7 DRUG INTERACTIONS
7.1 Live Vaccinations
Avoid use of live vaccines in patients treated with ILUMYA [see Warnings and Precautions (5.4)].
8 USE IN SPECIFIC POPULATIONS
Limited available data with ILUMYA use in pregnant women are insufficient to inform a drug associated risk of adverse developmental outcomes. Human IgG is known to cross the placental barrier; therefore, ILUMYA may be transferred from the mother to the fetus. An embryofetal developmental study conducted with tildrakizumab in pregnant monkeys revealed no treatment-related effects to the developing fetus when tildrakizumab was administered subcutaneously during organogenesis to near parturition at doses up to 159 times the maximum recommended human dose (MRHD). When dosing was continued until parturition, a small increase in neonatal death was observed at 59 times the MRHD [see Data].The clinical significance of this nonclinical finding is unknown.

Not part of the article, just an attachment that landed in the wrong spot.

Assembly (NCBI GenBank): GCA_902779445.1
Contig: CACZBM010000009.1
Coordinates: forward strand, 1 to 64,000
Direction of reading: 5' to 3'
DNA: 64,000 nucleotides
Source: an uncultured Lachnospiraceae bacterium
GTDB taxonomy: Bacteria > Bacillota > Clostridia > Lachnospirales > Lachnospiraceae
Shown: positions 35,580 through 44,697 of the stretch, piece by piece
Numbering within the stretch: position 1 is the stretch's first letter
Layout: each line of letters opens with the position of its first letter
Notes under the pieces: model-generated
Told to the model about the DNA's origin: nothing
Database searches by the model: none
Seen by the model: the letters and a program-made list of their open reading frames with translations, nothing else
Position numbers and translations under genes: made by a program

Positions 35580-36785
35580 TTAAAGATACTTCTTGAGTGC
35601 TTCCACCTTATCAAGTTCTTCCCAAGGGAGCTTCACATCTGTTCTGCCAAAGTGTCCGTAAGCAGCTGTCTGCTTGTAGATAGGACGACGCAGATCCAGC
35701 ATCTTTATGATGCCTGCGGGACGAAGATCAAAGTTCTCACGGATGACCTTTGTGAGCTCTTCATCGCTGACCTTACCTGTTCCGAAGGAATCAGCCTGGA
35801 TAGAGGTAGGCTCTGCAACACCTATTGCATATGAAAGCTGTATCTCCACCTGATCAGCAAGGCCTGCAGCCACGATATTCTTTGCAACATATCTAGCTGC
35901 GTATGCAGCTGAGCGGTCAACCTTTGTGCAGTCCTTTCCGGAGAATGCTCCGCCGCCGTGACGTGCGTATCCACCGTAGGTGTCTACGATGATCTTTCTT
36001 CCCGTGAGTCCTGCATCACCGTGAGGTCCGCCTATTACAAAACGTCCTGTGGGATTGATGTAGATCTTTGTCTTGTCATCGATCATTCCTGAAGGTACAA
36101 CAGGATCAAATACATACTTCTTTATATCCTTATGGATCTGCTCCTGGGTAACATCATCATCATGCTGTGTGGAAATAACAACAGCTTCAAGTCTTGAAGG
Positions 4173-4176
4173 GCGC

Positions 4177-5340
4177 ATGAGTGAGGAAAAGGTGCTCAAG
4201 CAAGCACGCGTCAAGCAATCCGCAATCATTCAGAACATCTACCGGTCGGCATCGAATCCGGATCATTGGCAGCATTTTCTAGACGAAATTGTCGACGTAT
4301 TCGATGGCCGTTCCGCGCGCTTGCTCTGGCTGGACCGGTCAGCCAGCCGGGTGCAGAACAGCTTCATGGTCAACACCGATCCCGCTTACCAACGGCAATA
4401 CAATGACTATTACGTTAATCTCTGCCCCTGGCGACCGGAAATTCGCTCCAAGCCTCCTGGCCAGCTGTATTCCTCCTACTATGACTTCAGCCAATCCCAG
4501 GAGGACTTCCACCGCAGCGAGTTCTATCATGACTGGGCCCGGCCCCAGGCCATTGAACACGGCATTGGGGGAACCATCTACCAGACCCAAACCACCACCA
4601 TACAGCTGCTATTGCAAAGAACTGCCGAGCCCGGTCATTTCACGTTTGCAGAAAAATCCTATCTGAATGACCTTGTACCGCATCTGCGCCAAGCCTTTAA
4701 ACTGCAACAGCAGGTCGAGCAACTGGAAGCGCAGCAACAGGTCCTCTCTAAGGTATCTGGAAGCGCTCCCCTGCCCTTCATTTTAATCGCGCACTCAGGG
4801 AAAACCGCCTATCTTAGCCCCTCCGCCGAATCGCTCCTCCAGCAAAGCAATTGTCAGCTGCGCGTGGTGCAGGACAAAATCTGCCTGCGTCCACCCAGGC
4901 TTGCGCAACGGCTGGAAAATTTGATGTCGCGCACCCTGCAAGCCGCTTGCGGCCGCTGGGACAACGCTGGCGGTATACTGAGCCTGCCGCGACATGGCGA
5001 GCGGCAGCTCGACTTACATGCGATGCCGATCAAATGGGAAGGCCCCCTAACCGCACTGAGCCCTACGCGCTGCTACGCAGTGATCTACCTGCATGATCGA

All pregnancies have a background risk of birth defect, loss, or other adverse outcomes. The background risk of major birth defects and miscarriage for the indicated population is unknown. In the U.S. general population, the estimated background risk of major birth defects and miscarriage in clinically recognized pregnancies is 2-4% and 15-20%, respectively.
In an embryofetal developmental study, subcutaneous doses up to 300 mg/kg tildrakizumab were administered to pregnant cynomolgus monkeys once every two weeks during organogenesis to gestation day 118 (22 days from parturition). No maternal or embryofetal toxicities were observed at doses up to 300 mg/kg (159 times the MRHD of 100 mg, based on AUC comparison). Tildrakizumab crossed the placenta in monkeys.